What are we most thankful for when we hop on our bike each morning? We’re thankful for our healthy mind and body that makes it possible to pedal every day. We’re thankful that we ride through the sun and the rain and the snow all year long — living and breathing through each and every season. We’re thankful for the freedom that we feel when we’re riding our bikes — having the fresh air whip by our faces and turn our cheeks pink — that’s a pretty wonderful feeling.
We could go on and on about how grateful we are to be on our bikes and for this bicycle movement as a whole, but here’s a word from blogger and bike advocate Elly Blue over via Grist.org:
In last [month]’s New York Times, columnist Mark Bittman compiled a list of people and things in the food movement he’s thankful for. The bicycle movement deserves its own list. Here’s a start:
- I’m thankful for the power of bikes to enable people-powered protest movements. Bicycles have been playing a supporting role in the Occupy movement, and seem to be bringing out the best in everyone, whether used byprotesters or police.
- Free bicycles are on the rise, thanks to an international network of bike collectives. Chances are there’s one near you — find out onthis list — where you can build yourself a bike and learn to do your own repairs. Or, to see an economic multiplier at work, donate money, parts, or time to a bike collective that provides free bicycles to teens or adults with low incomes.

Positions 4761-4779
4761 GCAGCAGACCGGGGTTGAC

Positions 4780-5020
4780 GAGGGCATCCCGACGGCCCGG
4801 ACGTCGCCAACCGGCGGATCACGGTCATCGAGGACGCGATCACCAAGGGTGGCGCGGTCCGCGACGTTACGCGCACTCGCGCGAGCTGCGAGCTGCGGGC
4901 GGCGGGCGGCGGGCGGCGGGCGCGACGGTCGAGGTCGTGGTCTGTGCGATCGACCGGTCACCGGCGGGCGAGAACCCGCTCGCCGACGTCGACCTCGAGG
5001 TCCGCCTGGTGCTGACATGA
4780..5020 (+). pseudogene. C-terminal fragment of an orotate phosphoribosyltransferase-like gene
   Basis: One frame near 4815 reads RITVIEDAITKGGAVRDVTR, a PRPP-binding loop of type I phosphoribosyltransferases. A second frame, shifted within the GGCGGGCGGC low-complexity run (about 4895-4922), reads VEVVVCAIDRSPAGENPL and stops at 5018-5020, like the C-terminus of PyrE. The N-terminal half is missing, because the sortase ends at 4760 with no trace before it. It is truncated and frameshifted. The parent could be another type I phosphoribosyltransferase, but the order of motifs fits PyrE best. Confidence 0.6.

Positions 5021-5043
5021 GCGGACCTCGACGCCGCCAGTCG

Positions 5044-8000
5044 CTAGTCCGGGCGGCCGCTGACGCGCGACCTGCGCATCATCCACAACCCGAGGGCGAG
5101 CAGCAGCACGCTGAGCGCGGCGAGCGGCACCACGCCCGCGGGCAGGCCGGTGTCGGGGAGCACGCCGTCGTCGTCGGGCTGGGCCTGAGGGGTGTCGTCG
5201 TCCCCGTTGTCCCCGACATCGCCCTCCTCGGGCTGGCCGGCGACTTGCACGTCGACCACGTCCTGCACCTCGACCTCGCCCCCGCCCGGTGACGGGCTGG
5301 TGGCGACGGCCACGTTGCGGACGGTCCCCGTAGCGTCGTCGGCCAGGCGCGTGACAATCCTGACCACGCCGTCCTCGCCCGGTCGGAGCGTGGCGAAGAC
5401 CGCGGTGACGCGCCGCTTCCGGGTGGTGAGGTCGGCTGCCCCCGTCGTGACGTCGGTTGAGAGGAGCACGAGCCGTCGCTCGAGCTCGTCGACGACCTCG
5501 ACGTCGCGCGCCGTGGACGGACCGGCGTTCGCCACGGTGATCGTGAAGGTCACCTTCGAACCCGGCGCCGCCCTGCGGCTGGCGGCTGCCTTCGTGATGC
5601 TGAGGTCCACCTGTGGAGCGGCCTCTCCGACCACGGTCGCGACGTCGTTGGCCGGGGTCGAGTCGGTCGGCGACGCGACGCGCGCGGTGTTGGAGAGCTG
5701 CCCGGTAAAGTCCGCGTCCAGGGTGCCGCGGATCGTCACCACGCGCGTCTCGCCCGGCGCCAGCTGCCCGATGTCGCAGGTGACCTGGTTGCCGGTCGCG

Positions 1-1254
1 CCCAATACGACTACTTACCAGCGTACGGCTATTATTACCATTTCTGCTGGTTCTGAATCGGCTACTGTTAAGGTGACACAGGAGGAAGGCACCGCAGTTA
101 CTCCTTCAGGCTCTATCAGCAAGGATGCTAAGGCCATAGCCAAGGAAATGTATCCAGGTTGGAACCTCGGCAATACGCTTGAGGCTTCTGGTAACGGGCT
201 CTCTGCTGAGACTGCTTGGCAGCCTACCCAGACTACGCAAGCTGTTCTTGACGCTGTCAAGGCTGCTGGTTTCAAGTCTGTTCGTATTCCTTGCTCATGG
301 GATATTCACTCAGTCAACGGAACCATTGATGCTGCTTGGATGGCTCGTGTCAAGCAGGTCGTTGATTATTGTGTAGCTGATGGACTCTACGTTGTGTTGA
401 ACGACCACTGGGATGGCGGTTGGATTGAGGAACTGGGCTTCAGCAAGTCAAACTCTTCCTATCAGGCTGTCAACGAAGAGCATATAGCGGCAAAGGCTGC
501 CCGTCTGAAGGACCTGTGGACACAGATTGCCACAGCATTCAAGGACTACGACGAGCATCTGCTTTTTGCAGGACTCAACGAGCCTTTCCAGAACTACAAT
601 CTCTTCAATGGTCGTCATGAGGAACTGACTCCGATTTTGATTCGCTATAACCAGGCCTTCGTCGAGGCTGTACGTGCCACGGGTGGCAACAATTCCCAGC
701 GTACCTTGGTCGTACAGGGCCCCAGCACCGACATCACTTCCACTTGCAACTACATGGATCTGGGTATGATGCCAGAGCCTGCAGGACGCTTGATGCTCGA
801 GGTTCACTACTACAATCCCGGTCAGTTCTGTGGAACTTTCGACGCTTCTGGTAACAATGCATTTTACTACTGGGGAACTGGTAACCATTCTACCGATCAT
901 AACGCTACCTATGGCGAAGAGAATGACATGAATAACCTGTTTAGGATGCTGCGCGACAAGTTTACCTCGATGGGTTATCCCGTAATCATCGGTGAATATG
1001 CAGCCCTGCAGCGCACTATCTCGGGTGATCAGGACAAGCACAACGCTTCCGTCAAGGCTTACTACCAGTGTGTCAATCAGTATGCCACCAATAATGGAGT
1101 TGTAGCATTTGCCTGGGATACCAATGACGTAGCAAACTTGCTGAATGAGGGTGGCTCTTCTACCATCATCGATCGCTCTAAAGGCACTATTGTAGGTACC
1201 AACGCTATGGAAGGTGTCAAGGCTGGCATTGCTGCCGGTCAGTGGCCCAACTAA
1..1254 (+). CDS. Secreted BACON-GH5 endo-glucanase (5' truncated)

- Hooray for fenders! Riding through a light drizzle is a secret pleasure of mine, and if I had to choose between a raincoat and fenders, I’d choose fenders every time. After all, the rain is far cleaner coming down than it is when it’s tossed back up by your tires.
- I love the energy of small cities with big visions. As the giants like New York and Seattle wrangle over relatively small amounts of bike infrastructure, people in smaller cities around the country, from Oklahoma City to Newton, Mass., are seeing the appeal of bicycle transportation — and can have a much quicker road to revising their infrastructure and habits.
- There is a 325-mile continuous paved trail on which you can bike, hike, or ski between Washington, D.C., and Pittsburgh. It’s called the Great Allegheny Passage. How cool is that?
- Let’s hear it for sharrows and bike lanes. Cycling advocates argue fiercely about what kind of bike infrastructure is most effective, but the truth is that every time any kind of bike markings go down it’s a giant, sometimes bright green billboard reminding all of us that bicycles belong on the road.
What are you most thankful about in the bicycle movement?
Every Wednesday on Ditch Your Car we’ll be bringing you just another reason to spend more time on two wheels. Be it a photo, a statistic or an inspirational video, we want to keep reminding you about why riding is great!